Last month, TU Delft celebrated its birthday and no expense was spared. On the occasion of Dies Natalis, the university generously gifted all students and staff a reusable cutlery set worth €0.83. Mind you, the total price is €2, because there is an additional 17 cents for processing and transport plus €1 to distribute it to us.
What a resounding success that stunningly beautiful cutlery is! I don’t see anyone using it, so I suspect that they placed it prominently in a display cabinet at home. The sublime light blue eating utensils are a real feast for the eyes. They come in an enchantingly beautiful plastic case that opens effortlessly and is itself contained in a gorgeous cardboard box to protect the aesthetic yet highly fragile print.
So much for the Antiques Roadshow. What an embarrassing display! I don’t know whether you have the hands of a six-year-old, but I think there is a fair chance that the cutlery is way too small for you as well. In the past, babies often received a spoon and a fork from their grandparents for when they started eating solid food. I still have my baby cutlery and it turns out to be the same size as this reusable cutlery. The spoon is the size of an egg spoon. Great for eating a soft-boiled egg, which you can’t get anywhere on campus. Somewhat less convenient for eating soup, unless your lunch break lasts an hour and a half. All this is ̶f̶o̶r̶c̶e̶d̶ ̶u̶p̶o̶n̶ granted to us for the purpose of making the campus more sustainable. Although manufactured in China, it was transported to Delft by ship and not by plane, by way of compensation. I would have preferred that the sustainability coordinator had personally picked up those 40,000 cutlery sets from China with a cargo bike.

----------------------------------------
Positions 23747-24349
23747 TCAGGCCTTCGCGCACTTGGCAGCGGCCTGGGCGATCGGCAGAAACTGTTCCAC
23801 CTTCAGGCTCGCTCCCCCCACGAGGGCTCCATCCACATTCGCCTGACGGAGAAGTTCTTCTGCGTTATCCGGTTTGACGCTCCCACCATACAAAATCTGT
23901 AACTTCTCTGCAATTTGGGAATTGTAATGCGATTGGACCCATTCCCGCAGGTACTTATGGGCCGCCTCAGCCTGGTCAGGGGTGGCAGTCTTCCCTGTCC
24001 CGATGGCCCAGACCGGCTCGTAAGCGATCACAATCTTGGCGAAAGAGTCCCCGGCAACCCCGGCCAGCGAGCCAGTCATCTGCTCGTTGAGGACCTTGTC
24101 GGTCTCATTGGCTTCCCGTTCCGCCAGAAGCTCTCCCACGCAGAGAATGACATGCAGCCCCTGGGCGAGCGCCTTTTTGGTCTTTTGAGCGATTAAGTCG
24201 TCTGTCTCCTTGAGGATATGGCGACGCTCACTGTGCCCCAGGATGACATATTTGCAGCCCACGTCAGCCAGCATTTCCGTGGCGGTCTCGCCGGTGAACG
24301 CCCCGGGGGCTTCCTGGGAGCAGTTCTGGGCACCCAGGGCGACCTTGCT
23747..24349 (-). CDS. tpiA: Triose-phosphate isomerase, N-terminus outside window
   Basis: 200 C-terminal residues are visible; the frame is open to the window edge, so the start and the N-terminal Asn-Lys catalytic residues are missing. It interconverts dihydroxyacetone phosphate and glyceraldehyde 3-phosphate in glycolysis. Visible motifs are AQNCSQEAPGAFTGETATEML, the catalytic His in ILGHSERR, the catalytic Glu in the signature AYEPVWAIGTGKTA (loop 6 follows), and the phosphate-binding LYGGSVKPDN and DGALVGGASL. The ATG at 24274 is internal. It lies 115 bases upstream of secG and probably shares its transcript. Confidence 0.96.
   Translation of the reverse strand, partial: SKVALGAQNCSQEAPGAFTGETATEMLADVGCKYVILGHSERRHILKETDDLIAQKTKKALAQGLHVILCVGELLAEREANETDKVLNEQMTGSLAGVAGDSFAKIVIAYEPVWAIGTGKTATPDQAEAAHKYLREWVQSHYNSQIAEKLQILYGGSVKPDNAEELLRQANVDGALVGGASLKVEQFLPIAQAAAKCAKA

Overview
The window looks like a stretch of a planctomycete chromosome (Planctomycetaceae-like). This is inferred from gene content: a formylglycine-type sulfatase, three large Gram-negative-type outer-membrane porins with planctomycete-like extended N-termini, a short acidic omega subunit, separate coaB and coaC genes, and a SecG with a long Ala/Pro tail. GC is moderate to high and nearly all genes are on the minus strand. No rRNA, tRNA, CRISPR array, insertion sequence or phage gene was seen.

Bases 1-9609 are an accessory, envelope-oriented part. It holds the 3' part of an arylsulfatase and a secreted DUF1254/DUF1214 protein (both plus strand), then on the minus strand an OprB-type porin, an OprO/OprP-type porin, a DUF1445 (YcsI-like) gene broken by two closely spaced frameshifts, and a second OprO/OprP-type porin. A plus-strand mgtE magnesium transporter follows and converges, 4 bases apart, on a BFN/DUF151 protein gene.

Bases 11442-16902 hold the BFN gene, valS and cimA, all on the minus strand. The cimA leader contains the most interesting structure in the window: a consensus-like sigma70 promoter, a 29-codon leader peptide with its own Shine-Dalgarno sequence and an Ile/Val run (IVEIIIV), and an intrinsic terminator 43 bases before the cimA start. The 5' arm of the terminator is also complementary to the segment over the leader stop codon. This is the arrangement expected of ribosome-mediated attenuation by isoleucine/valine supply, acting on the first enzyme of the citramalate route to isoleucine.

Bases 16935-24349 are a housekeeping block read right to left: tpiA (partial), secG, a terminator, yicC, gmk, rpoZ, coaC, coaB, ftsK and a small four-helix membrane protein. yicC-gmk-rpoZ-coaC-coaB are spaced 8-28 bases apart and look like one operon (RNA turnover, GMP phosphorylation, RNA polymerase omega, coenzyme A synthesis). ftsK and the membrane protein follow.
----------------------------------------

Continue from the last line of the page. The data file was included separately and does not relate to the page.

How truly sustainable it is when everyone cleans their cutlery with hot water?
It is unknown how long this reusable cutlery will last, nor whether microplastic particles are released during use, to enrich the meal with nutritious polymers. But the key question is of course: how truly sustainable it is when everyone cleans their cutlery with hot water? I bet my beautiful cutlery set that a Life Cycle Analysis (LCA) performed by CE Delft will show that it is much worse compared to stainless steel cutlery that is collectively cleaned in a dishwasher. Because that is also true for cups, glasses and crockery, according to a report by CE Delft.
But wait a minute … didn’t we used to have metal cutlery before that was replaced by disposable plastic junk? And now we realise that wasn’t such a great idea, so we switch to reusable disposable cutlery. I really can’t imagine anyone using their reusable cutlery set more than 100 times. It will probably take some time before it finally sinks in that stainless steel cutlery that is cleaned collectively, is the most sustainable option and infinitely more convenient to use. At that point, we are back to square one and we have achieved circular insight. Bon appétit!
Left to right: my baby cutlery, the reusable cutlery set, adult-sized cutlery. (Photo: Dap Hartmann)